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Response to neuromuscular blockade with rocuronium during general anesthesia in a patient with dermatomyositis - A case report -
Anesth Pain Med 2018;13(1):61-4
Published online January 31, 2018
© 2018 Korean Society of Anesthesiologists.

Sae Yeon Kim and Yong Bae Lee
Department of Anesthesiology and Pain Medicine, Yeungnam University College of Medicine, Daegu, Korea
Correspondence to: Sae Yeon Kim, M.D., Ph.D.
Department of Anesthesiology and Pain Medicine, Yeungnam University College of Medicine, 170 Hyeonchung-ro, Nam-gu, Daegu 42415, Korea
Tel: 82-53-620-3363
Fax: 82-53-626-5275
Received June 12, 2017; Revised July 16, 2017; Accepted July 21, 2017.
cc This is an Open Access article distributed under the terms of the Creative Commons Attribution Non-Commercial License ( which permits unrestricted non-commercial use, distribution, and reproduction in any medium, provided the original work is properly cited.
Dermatomyositis is an idiopathic inflammatory myopathy characterized by skin changes and muscle weakness. Depending on the involvement of various muscles, dermatomyositis can cause aspiration pneumonia, ventilatory impairment, and heart failure. Several reports have documented normal or prolonged neuromuscular blockade following administration of different non-depolarizing neuromuscular blockers in patients with dermatomyositis. We observed delayed onset of blockade and prolonged recovery following administration of 0.6 mg/kg rocuronium in a patient with dermatomyositis. However, when the train-of-four ratio reached 0.3, the patient was administered pyridostigmine and glycopyrrolate, which led to normal response to reversal of rocuronium. The patient was extubated without respiratory complications. The outcomes of this case indicate that response to the usual dosage of muscle relaxants in patients with dermatomyositis might be different from that in patients without this condition. Anesthesiologists should pay attention to preoperative cardiorespiratory evaluation and intraoperative neuromuscular monitoring.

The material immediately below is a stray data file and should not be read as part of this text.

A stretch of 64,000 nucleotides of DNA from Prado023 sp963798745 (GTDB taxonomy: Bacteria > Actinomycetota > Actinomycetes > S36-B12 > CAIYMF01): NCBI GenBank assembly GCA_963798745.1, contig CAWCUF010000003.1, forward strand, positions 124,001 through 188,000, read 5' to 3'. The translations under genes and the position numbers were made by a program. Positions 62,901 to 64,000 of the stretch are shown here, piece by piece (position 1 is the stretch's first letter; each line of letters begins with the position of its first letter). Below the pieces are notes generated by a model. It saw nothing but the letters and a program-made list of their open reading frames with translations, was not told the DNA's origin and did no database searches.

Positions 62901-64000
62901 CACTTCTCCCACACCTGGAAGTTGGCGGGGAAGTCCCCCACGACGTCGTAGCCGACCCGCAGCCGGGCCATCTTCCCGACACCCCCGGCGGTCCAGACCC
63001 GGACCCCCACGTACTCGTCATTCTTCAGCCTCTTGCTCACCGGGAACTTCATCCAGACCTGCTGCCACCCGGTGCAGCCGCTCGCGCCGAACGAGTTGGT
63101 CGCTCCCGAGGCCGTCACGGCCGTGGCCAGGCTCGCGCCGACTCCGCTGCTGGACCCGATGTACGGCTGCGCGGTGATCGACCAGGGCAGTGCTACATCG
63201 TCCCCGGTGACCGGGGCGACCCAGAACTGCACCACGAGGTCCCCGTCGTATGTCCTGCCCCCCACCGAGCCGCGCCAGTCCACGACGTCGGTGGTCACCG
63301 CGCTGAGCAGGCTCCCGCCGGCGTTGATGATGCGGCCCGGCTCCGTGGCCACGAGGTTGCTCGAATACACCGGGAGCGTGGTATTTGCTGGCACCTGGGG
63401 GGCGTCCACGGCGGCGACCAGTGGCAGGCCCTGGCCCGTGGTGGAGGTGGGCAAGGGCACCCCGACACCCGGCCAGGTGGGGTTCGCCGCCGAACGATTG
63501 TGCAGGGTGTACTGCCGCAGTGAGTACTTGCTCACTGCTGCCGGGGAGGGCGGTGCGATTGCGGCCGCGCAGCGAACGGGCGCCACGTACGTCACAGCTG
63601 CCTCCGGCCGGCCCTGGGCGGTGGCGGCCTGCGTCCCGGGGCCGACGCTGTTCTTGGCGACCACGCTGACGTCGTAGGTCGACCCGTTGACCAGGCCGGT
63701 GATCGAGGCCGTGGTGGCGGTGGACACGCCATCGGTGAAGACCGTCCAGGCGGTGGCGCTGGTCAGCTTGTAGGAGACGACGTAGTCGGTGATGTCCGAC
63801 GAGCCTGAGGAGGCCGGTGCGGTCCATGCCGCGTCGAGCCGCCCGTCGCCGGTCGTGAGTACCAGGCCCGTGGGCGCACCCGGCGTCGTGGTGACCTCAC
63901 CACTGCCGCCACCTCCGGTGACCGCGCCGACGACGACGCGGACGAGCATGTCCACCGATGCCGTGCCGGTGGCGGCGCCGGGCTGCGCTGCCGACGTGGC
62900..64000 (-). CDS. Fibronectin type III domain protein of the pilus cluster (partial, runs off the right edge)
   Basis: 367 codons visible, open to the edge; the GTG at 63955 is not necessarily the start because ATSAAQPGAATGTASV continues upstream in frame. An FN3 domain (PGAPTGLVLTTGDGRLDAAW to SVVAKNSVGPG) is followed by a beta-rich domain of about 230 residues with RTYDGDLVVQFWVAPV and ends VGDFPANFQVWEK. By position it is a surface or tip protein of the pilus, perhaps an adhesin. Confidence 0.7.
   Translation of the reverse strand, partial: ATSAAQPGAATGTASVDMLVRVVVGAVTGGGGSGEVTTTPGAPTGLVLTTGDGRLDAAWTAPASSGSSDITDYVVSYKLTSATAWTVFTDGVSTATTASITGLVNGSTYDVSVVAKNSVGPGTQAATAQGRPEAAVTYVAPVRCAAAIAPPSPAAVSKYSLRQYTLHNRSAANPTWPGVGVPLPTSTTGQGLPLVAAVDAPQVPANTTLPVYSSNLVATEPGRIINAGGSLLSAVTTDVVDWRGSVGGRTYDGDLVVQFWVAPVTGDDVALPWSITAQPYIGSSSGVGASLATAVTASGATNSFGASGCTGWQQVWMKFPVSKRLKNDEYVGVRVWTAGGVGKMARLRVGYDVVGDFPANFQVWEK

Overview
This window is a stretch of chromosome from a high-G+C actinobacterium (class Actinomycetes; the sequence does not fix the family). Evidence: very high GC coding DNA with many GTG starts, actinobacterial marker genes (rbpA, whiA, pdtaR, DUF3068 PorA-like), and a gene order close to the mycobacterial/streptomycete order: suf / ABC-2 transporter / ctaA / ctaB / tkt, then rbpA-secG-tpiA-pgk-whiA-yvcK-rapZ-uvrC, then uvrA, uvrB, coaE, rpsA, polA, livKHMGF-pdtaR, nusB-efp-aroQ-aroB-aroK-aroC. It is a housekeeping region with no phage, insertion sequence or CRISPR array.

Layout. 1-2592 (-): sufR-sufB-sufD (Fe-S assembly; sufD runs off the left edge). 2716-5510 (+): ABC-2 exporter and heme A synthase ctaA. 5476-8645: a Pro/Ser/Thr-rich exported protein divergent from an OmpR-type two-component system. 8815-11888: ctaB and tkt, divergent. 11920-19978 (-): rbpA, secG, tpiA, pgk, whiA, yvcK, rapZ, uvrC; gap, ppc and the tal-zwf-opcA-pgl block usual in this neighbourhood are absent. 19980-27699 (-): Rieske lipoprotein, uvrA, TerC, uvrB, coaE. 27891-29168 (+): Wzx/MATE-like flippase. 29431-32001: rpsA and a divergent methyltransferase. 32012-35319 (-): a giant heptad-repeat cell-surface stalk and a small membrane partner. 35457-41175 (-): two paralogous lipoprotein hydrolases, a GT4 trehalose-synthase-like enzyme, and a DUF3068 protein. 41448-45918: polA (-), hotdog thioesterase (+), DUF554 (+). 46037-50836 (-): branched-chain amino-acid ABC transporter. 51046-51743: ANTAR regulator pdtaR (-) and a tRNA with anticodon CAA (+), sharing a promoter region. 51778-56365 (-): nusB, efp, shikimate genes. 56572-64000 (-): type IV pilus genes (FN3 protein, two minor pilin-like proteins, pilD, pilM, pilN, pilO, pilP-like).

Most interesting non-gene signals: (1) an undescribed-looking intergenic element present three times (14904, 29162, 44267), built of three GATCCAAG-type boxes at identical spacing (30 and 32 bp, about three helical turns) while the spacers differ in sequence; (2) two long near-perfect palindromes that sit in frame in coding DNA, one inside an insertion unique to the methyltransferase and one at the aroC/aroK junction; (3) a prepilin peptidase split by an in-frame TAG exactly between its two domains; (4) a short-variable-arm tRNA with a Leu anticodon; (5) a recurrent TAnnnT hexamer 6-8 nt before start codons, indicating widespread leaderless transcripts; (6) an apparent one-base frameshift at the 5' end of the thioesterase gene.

Key Words : Dermatomyositis, Pyridostigmine bromide, Rocuronium bromide.

January 2018, 13 (1)
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